We may wonder why the government would use a half, or a full million dollars to put someone like Michael, or Danny, or Nguyen in jail. It is the usual religious racket armed with secular power. When a government or tyrant becomes oppressive, it is supposed to be some god's chastisement of the people for not being sufficiently obedient. Their remedy lies in enduring the oppression, paying additional sacrifices (taxes), and devoting themselves to a more rigorous slavery. All this must be done with visible, sincere gratitude and respect for god's instrument of chastisement: the oppressive government or tyrant -- one that reasonable men would openly detest, and describe not as a god, but as a demon in human form. If the submission or payment is done with any sign of resentment, it all counts for nothing. It must then be done again, and with a greater payment of taxes and submission.
Here in America, the government imprisons and destroys the lives of harmless, self-supporting, drug users (and non-drug users), while it protects major drug operators and keeps them on the streets. There they make millions, and share their loot with judges, prosecutors, police, politicians, and media editors. And, if these harmless drug users attempt to defend themselves or assert their rights, punishment is multiplied. In addition, the government uses money from seizures to build more prisons to house even more self-supporting drug users. It is a never-ending cycle.
The only problem for the government is that as the Big Drug Operators continue to take the blame for ruining lives, people complain. Politicians and media editors trot out their charts and statistics to show that the government is doing its job by putting away 'drug dealers,' like Michael or Danny. The government then argues that it just doesn't have enough money, or enough high-tech gadgets, or enough repressive legislation to go after those 'drug dealers' who remain on the streets. The people reluctantly grant more taxes, and support more repressive laws.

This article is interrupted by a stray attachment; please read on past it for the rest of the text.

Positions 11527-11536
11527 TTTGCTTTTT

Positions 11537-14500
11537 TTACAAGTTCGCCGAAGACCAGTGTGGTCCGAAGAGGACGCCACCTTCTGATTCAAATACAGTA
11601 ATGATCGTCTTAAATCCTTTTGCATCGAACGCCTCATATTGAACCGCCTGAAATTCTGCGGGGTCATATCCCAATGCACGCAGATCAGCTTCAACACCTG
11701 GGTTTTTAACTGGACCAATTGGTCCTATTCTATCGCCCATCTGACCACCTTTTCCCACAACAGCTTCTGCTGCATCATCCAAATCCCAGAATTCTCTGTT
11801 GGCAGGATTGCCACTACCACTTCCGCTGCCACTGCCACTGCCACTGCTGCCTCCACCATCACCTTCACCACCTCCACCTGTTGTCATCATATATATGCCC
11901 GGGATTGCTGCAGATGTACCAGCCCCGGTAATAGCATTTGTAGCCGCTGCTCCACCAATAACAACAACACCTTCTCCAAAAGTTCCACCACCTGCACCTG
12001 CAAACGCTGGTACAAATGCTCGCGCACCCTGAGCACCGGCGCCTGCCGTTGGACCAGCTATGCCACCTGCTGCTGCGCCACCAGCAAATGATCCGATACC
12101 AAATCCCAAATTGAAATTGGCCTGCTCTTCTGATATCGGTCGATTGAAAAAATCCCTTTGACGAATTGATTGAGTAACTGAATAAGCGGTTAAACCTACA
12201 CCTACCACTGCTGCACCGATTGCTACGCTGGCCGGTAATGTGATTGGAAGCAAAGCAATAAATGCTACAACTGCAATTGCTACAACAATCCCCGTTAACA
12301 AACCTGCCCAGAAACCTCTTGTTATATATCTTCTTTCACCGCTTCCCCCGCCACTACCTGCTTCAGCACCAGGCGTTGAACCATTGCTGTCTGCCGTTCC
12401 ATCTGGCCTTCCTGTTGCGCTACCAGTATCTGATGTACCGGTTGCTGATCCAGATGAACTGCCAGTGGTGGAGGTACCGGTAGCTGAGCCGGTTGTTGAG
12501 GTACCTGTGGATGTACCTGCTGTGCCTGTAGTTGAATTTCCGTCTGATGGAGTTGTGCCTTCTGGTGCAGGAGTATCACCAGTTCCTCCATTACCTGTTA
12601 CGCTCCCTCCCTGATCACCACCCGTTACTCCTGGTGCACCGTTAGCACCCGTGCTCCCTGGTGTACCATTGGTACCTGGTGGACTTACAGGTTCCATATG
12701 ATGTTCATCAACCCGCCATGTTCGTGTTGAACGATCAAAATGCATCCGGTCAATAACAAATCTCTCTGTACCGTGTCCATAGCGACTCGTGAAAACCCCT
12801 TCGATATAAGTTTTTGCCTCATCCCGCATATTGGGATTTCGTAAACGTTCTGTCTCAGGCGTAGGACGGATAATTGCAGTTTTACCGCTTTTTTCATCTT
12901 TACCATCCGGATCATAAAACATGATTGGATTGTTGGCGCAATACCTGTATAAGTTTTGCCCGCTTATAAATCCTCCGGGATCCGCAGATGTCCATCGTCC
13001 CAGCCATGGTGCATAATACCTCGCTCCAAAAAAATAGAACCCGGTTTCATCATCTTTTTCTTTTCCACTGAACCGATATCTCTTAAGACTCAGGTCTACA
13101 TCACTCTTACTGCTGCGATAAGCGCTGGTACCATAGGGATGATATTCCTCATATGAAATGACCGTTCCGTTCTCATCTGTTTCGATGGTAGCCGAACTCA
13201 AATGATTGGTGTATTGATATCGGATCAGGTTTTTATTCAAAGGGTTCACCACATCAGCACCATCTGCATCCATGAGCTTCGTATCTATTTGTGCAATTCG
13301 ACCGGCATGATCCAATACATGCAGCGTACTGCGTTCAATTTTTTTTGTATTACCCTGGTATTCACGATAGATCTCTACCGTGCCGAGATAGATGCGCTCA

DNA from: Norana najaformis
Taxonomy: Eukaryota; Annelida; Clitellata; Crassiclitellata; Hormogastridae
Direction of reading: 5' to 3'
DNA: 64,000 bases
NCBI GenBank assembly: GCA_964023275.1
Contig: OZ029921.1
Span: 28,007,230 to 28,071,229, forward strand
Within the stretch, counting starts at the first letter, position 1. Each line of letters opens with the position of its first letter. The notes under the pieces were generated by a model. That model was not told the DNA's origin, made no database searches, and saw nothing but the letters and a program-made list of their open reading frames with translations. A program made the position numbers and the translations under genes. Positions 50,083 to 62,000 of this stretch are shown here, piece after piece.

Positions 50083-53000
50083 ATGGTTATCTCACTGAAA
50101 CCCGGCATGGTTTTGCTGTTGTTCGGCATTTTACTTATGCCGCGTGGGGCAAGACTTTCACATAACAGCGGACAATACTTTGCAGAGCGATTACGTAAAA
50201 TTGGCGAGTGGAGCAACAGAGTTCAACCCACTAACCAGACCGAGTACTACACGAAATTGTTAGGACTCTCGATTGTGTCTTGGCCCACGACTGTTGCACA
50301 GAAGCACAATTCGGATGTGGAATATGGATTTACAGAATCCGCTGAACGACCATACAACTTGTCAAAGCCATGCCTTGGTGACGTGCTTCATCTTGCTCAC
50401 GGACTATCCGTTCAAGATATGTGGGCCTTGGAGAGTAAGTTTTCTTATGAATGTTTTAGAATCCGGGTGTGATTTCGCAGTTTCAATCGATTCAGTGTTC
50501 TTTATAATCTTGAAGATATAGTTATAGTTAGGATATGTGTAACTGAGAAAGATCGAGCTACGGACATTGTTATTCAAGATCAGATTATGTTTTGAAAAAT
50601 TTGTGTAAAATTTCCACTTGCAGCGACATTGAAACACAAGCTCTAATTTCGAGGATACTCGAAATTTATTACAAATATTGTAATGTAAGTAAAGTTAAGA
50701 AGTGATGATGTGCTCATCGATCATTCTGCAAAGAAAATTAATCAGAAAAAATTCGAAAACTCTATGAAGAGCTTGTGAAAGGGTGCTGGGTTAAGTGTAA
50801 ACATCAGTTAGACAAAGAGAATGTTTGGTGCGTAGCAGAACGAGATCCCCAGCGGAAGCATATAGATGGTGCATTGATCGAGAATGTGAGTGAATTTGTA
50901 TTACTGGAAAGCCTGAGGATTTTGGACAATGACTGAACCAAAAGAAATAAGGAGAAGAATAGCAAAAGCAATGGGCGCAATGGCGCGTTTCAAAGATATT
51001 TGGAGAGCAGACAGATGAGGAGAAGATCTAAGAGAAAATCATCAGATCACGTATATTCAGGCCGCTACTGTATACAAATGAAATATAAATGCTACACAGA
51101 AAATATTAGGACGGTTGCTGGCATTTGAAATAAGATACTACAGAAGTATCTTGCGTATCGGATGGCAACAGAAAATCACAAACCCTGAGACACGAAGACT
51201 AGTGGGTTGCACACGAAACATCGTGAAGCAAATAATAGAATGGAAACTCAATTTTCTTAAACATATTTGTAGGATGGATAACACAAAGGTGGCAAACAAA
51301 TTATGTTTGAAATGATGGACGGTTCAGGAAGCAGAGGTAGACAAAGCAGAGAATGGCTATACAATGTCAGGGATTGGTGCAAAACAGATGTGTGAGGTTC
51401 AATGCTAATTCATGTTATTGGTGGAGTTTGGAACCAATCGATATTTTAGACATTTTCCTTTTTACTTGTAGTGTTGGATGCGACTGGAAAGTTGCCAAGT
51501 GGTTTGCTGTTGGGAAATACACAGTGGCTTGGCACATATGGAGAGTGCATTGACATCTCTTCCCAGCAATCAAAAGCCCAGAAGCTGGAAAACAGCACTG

The government proceeds to prosecute more harmless dope users ' who are self-supporting, while protecting major drug operators, who share their loot . . . . The screw turns ' and the people are chastised.
A few days before my release, I read a story in the Orange County Register (2004 August 29, News 1, 24). It was about Michelle, a three-year-old girl. She disappeared one summer night in 1969. She survives from that night only in the memory of her six-year-old brother. The last time he spoke with her was when she ran into his room and pleaded, 'Hide me. Please, hide me.' She then crawled under the bed covers. Their mother (Donna J. Printice) came to get her. The brother never saw his sister again. Three days later, Donna, her boyfriend (James Michael Kent), and the six-year-old boy moved to a suburb of Chicago.
A day or two after their move, Michelle's father (Richard Pulsifer, Sr.) came from San Diego for a visit. He observed that the house was empty and notified the police. They weren't interested. The police explained that his wife had legal custody, and could move anytime or anywhere without notice. Richard soon learned they had moved to Illinois. He made contact with Donna and she repeatedly insisted in telephone conversations that Michelle was fine.
That was the end of the case, until 2001, when Ann Friedman became re-acquainted with the Pulsifer family. She had married into wealth, and became interested in the mystery surrounding Michelle. She hired two private investigators, who eventually came to the conclusion that Michelle died in 1969. They managed to get the Orange County District Attorney's office interested in the case, which spent a year verifying the research done by the private investigators. A few days prior to this article, Donna and her former boyfriend were arrested.
I know why Michelle had to die. It is because the wrong men are on the streets, the wrong men are in jail, and Satanists sit in positions of power. I know how to change this. I know what to do, and how to do it. And that is why I was sent to jail.